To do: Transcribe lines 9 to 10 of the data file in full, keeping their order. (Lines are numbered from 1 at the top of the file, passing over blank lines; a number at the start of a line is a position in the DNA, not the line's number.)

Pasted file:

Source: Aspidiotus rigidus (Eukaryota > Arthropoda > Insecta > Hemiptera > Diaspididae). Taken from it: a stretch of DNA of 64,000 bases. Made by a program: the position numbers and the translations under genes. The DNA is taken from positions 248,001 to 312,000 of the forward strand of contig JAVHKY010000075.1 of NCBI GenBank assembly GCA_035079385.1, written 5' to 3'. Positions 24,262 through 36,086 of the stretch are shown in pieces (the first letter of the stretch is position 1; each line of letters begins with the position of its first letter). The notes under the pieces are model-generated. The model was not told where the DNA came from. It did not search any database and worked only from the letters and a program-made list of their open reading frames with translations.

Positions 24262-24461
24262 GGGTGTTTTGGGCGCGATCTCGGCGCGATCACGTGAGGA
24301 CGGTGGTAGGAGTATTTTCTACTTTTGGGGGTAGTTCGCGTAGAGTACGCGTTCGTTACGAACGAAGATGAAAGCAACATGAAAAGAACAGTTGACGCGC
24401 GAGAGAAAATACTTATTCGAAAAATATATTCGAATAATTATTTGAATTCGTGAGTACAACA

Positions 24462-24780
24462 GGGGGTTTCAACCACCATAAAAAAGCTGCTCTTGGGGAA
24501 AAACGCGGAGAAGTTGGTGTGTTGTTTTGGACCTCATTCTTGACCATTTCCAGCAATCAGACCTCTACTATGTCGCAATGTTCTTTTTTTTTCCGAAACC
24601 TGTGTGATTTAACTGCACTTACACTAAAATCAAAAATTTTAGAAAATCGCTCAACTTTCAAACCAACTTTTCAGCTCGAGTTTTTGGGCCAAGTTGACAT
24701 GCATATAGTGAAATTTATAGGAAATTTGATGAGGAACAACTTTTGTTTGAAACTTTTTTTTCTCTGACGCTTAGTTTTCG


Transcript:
24601 TGTGTGATTTAACTGCACTTACACTAAAATCAAAAATTTTAGAAAATCGCTCAACTTTCAAACCAACTTTTCAGCTCGAGTTTTTGGGCCAAGTTGACAT
24701 GCATATAGTGAAATTTATAGGAAATTTGATGAGGAACAACTTTTGTTTGAAACTTTTTTTTCTCTGACGCTTAGTTTTCG